NAWAIWAQT GROUP
 
 
 
Towards Afghan peace
 
January 02, 2013
 
 

Acting on the agreement reached among Islamabad, Kabul and Washington about furthering the reconciliation process in war-torn Afghanistan, Pakistan set free eight more Taliban leaders from its custody on Monday, bringing the total number of such detainees so far released to 26. The rationale behind this understanding was to facilitate the participation of Taliban leadership in negotiations designed to work out a formula of post-withdrawal governance that is acceptable to all parties and, obviously, results in putting an end to the raging scourge of terrorism. Thus, Islamabad’s gesture of releasing Taliban detainees underlines its commitment to creating the right conditions for an Afghan-led and Afghan-owned solution to take place. It should set at rest the notion that Pakistan still holds on to the doctrine of ‘strategic depth’ that at one time was its military strategists’ top priority. All Pakistan wants is a peaceful Afghanistan governed by a leadership that appreciates the sincerity of feelings we have for the Afghans.
Sadly, as things stand, the present government in Afghanistan has not been responding to Pakistan’s goodwill gestures in a positive manner. The militants, led by Maulvi Fazlullah, who managed to escape the military’s onslaught launched to clean up Swat of these dangerous elements, continue to operate from the across the border and, as it seems, without let or hindrance. As a result, our check posts on the border remain vulnerable to their sudden forays into Pakistan causing casualties among our soldiers. Kabul or, for that matter, the US-led Nato forces in control of the country have not addressed our concerns about this irritant even though the location of their stronghold is no secret. In addition to that, Kabul rarely, if ever, has the decency of acknowledging what Islamabad has done to strengthen the bilateral ties of friendship. Accusations of sanctuaries of militants who hop across into Afghanistan and strike at US and Afghan interests are the frequent fare of its leadership’s utterances. One would sincerely wish that the reality sinks in with the government in Kabul that the interests of the two countries could only be served when the both join hands in eliminating these militant forces and restoring peace and stability in Afghanistan. For, that would have a positive spillover impact on the situation in Pakistan and the region as a whole.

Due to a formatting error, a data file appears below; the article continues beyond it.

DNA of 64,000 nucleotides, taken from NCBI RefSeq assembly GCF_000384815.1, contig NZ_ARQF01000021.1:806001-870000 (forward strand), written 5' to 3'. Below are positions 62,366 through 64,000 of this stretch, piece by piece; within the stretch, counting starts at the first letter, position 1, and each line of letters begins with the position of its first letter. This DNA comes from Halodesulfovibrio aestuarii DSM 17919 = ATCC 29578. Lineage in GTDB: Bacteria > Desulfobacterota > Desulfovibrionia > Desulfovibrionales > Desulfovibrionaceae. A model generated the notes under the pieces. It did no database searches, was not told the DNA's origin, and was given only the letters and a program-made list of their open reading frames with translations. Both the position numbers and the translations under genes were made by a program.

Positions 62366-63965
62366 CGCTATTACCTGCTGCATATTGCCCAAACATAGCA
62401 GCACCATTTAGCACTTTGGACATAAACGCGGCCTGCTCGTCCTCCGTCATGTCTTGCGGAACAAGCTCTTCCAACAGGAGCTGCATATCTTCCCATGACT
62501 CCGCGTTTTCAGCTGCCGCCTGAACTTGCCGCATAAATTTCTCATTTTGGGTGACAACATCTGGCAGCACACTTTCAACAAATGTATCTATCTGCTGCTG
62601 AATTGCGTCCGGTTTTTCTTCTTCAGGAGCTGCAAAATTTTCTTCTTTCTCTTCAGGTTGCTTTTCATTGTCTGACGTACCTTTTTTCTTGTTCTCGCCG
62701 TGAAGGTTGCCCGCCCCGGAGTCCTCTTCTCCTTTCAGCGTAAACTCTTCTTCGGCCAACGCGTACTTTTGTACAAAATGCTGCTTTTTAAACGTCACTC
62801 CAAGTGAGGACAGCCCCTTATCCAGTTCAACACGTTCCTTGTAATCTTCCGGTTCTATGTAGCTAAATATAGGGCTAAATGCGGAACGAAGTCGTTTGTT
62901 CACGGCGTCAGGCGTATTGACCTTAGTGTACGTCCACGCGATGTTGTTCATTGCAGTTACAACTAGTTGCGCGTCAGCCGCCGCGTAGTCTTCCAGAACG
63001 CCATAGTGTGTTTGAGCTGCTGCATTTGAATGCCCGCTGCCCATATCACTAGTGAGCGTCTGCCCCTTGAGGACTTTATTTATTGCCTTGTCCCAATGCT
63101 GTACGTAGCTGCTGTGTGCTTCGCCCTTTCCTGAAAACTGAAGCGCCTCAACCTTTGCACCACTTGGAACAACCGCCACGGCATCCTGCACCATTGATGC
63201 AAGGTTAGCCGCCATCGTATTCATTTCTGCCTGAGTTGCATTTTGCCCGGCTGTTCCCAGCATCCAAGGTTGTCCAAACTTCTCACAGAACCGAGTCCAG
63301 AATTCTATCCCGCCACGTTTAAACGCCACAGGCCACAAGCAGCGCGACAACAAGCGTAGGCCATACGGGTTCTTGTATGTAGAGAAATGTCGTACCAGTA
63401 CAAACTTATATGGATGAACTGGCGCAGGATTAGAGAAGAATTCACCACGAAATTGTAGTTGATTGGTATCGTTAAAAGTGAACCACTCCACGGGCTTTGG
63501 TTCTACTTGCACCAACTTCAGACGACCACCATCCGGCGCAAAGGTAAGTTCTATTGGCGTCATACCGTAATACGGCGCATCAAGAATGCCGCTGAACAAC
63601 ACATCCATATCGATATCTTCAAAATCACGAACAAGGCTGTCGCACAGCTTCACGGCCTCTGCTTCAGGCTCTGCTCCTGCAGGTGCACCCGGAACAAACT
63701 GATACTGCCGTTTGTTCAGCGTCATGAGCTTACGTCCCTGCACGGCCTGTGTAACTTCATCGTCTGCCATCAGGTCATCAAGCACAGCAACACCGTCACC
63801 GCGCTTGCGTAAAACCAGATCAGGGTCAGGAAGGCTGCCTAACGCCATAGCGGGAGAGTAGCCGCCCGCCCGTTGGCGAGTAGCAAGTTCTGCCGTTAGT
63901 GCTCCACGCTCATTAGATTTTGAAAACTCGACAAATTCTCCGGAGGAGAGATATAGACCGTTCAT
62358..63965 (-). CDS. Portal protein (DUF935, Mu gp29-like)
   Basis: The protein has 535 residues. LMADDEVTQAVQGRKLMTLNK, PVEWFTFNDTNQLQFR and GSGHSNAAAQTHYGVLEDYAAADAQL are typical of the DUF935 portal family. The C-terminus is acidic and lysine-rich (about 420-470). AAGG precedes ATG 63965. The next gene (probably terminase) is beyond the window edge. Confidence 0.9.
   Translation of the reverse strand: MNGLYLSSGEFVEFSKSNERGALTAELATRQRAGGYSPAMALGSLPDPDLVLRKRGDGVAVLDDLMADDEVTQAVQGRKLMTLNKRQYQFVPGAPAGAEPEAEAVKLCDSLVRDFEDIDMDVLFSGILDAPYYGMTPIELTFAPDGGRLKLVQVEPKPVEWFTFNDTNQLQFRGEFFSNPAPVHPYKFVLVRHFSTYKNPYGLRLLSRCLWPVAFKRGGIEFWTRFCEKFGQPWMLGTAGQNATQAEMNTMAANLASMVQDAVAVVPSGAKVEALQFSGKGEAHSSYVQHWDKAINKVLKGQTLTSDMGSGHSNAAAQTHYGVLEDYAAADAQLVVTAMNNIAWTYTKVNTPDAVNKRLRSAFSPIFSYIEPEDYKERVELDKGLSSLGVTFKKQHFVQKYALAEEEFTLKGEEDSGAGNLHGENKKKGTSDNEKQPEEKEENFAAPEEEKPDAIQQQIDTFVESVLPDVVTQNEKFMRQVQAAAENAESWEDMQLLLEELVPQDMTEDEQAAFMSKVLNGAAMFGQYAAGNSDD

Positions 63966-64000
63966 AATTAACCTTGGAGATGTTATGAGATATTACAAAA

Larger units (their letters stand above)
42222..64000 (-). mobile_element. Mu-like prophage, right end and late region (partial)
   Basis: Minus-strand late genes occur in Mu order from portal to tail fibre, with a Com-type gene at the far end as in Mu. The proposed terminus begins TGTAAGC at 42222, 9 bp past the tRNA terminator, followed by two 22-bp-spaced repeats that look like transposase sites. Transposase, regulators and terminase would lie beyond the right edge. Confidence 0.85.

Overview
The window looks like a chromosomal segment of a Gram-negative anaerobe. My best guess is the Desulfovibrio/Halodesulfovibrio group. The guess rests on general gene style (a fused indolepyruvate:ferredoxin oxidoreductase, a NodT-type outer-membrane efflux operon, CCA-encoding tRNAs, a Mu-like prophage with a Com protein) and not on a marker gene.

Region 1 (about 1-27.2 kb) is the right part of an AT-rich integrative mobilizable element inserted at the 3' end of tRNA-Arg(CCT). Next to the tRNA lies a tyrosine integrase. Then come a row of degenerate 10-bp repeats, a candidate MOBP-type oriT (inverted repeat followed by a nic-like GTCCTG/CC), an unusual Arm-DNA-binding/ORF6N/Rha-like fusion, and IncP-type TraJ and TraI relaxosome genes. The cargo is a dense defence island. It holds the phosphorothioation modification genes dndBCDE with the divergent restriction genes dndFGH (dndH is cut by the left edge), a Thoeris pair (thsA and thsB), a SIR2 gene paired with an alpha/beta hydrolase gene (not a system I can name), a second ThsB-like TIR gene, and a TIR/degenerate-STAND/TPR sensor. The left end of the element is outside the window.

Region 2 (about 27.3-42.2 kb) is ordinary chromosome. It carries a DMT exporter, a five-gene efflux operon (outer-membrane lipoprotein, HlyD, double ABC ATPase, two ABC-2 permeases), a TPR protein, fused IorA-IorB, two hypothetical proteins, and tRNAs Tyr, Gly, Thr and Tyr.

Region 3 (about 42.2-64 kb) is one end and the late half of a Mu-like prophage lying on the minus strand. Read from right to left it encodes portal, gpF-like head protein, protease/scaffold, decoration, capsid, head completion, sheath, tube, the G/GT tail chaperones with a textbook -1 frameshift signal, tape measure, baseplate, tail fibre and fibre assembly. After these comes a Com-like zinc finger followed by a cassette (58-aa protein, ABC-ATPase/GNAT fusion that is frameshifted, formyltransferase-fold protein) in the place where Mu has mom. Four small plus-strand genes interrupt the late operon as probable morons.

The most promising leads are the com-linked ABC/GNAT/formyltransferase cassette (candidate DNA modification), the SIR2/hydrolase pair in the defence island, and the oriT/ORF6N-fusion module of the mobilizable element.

The deadly phenomenon of TTP, whose sole focus appears to be to inflict the greatest harm to Pakistan in terms of human life, property and sense of security, cannot be excluded from the Pak-Afghan equation; for its avowed links with al-Qaeda and training centres in Afghanistan. The TTP brutally killed 21 of our soldiers it had abducted. Pakistan, forced to attack one of its safe havens in North Waziristan in which nearly 10 militants were killed, is facing a threat of retaliation. There is a need to take a holistic view of the situation and act with the purpose of bringing peace to the troubled region and for that both the countries would have to act in unison.

 
 
on epaper page 7
 
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afghan peace
 
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